New FSW technique applied in commercial production for vehicle subframes
Honda Motor Co. Ltd. reported some details of a new technology it developed for continuous welding of dissimilar metals â€” steel and aluminum â€” and how it has been applied for producing the subframe of a mass-production vehicle.
The subframe is a critical structural element of a vehicle body frame. The automaker indicated it adopted this new method for the first time in the North American version of its new 2013 Accord, which is available this month. The new process will be expanded sequentially to other models.
Honda explained that as it aimed to reduce vehicle weight in its effort to increase fuel economy, it focused on friction stir welding (FSW) and developed a new approach for the continuous welding of steel and aluminum.
FSW is a solid-state joining method used mainly for applications where the original metal characteristics must be maintained to the greatest possible extent. It works by mechanically intermixing the two pieces of metal at the junction, transforming them into a softened state that allows the metal to be fused using mechanical pressure. It is frequently used for joining aluminum, often for large pieces that may be difficult to heat treat after welding to recover temper characteristics.
Honda noted that FSW technology generates a new, stable metallic bond between steel and aluminum by moving a rotating tool on the top of the aluminum, which is lapped over the steel with high pressure. As a result, Honda said, the welding strength becomes equal to or greater than conventional metal inert gas (MIG) welding â€” the most common method for welding common materials, steel-to-steel or aluminum-to-aluminum.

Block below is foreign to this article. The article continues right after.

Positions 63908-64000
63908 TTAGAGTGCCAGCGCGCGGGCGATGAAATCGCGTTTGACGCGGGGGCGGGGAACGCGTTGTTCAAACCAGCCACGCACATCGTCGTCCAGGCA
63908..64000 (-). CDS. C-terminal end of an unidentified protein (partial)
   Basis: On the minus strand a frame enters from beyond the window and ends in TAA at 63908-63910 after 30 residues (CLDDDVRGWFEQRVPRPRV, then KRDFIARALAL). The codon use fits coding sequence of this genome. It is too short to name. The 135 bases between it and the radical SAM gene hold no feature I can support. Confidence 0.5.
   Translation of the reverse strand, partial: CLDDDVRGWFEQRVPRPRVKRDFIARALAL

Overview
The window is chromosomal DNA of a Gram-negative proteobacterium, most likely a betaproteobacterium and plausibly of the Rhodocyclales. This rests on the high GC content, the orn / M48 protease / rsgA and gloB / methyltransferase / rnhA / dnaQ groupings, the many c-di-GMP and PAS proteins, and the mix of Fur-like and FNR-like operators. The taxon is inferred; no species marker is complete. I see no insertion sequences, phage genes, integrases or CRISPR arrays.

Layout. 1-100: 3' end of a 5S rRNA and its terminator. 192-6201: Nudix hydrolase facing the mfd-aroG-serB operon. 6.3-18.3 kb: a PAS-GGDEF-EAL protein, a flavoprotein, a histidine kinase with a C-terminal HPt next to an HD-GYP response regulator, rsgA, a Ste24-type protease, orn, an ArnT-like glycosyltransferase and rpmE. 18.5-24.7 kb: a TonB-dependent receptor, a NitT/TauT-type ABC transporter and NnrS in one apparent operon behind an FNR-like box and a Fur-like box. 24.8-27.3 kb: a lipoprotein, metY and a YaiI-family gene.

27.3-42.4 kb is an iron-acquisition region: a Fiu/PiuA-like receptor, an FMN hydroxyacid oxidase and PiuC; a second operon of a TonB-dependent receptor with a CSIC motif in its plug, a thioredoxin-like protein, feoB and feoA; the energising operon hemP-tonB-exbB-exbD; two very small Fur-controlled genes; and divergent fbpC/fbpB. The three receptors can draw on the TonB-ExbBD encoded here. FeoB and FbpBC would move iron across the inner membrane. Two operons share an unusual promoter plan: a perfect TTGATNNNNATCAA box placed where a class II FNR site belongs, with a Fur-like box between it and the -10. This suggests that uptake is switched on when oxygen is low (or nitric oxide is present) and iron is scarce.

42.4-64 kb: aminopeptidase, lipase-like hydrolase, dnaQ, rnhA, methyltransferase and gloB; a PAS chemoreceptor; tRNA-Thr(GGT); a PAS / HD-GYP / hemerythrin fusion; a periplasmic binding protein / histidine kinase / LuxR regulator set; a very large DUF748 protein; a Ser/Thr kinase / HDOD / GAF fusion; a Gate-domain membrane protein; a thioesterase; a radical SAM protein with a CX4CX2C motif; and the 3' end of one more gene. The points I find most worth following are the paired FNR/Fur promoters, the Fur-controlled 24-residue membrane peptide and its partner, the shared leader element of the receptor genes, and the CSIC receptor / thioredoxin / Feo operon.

This new technology contributes to improvements in fuel economy by reducing body weight by 25%, compared to a conventional steel subframe. Also, Honda noted that electricity consumption during welding is reduced by approximately 50%. And, the new process allows a change in the structure of the subframe and the mounting point of suspension, which increased the rigidity of the mounting point by 20% and contributes to the vehicleâ€™s dynamic performance.
Furthermore, Honda established a new method to apply this technology to mass-production vehicles. Conventionally, FSW required use of large equipment, but Honda developed a FSW continuous welding system applied to a versatile industrial robot. This system can be used for aluminum-to-aluminum welding, too, and thus the welding system with the same specifications can be used to produce a full-aluminum subframe.
Honda further noted that it has developed a non-destructive inspection system* using a highly sensitive infrared camera and laser beam, which allows in-line inspection of the bonding location for every unit.